June 22, 2015 by combehavendefenders
Hastings Borough Council has accepted that it made an error of law in granting planning permission for the Queensway Gateway road. The council should have refused permission because the road would have breached national and EU directives on air pollution. A judicial review, brought by St Leonards’ resident Gabriel Carlyle and due to be heard in the High Court this week, will now be cancelled and the planning permission will be quashed.
The agreement between the council and Gabriel’s lawyer still has to be formally approved by the court, but we understand this is likely to be a formality.
Air pollution ignored
SeaChange’s own documents showed that the road, if built, would cause serious breaches of air pollution legislation, both in Hollington Valley and in residential properties nearby. SeaChange failed to offer any mitigation for the pollution, merely noting that it would be monitored. The council should have noted this and refused planning permission: in fact, it was barely mentioned in the report to the planning committee, and not raised at all as an issue in the meeting at which the application was decided.
Destruction could have been avoided
The papers announcing that a judicial review of the planning permission was being pursued were served on Hastings Council and SeaChange shortly after planning permission was granted on February 4th. A few days later, contractors for SeaChange started felling all the trees on the site. Had Hastings Council accepted immediately that it had been wrong, and quashed the planning permission straight away, the terrible destruction in Hollington Valley would have been avoided. Whoever made the decision to pursue what was clearly from the start a hopeless case should be held accountable for the destruction and the waste of money caused by this decision.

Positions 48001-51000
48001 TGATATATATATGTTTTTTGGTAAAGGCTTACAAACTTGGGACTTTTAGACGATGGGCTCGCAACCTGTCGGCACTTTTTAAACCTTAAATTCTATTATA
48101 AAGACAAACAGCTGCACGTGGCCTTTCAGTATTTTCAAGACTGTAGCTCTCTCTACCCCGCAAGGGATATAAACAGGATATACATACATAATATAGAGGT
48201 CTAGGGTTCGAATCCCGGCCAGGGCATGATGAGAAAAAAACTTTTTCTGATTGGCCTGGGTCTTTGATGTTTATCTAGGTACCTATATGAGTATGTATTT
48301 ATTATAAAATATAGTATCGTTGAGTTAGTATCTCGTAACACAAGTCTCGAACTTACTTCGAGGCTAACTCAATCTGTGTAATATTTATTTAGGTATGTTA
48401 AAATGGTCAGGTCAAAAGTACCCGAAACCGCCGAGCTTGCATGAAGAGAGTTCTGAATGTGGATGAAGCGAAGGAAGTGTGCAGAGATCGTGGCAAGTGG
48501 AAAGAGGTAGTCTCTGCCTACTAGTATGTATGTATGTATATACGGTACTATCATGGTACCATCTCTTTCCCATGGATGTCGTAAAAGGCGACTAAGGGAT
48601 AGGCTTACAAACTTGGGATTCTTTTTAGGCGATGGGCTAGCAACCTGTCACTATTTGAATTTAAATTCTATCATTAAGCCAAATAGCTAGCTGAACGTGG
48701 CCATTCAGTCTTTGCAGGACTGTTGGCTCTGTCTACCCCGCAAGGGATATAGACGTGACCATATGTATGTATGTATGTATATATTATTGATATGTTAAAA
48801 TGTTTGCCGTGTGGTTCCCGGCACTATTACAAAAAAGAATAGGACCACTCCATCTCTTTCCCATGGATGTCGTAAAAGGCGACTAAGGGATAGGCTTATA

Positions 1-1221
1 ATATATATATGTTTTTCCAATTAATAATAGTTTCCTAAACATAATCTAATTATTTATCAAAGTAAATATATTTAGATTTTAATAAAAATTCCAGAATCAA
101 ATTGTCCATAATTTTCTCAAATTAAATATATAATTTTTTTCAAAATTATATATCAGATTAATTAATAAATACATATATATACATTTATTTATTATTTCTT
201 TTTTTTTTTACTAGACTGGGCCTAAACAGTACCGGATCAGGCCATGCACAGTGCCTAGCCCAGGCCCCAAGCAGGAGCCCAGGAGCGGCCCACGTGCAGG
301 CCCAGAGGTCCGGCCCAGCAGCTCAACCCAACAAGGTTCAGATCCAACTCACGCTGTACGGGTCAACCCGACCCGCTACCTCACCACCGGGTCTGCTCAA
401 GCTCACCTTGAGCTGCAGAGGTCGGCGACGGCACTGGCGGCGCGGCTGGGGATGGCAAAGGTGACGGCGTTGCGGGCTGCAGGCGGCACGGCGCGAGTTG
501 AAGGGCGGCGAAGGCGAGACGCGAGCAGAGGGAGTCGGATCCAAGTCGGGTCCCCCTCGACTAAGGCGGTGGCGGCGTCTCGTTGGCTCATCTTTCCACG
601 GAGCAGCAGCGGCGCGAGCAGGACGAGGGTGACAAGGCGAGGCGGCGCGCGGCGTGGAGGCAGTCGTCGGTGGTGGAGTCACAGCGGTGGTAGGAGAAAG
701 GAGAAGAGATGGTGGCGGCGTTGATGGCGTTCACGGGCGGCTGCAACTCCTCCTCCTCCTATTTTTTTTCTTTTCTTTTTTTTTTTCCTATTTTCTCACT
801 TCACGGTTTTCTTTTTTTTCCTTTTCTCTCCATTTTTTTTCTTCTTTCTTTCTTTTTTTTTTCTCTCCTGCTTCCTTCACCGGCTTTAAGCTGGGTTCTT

This is fantastic news for Hollington Valley, but we must not be complacent about it. SeaChange Sussex, keen to build yet another empty business park (see here and here for two of its earlier failed projects) will no doubt want to reapply for planning permission as soon as possible. But it’s hard to see how it could build the road and not create the air pollution. Perhaps only bicycles could be allowed to travel down the road? Maybe they could institute a toll, which might put off a lot of motorists as well as raising money to help towards the £15m cost of the road? Suggestions on a postcard to Seachange.
It’s not over until it’s over
So: this is a victory, for now. It’s not over yet. We need to keep up the pressure, be ready to oppose any further planning applications and keep campaigning for Hollington Valley to be properly protected in perpetuity. And we must demand that SeaChange Sussex and Hastings Council take action to return Hollington Valley to the place it was before the recent destruction of the woodland on the site. We’re expecting to see the John Shaw, CEO of SeaChange, and the Hastings Council planning committee, rolling up their sleeves and doing some serious replanting.
Watch this space…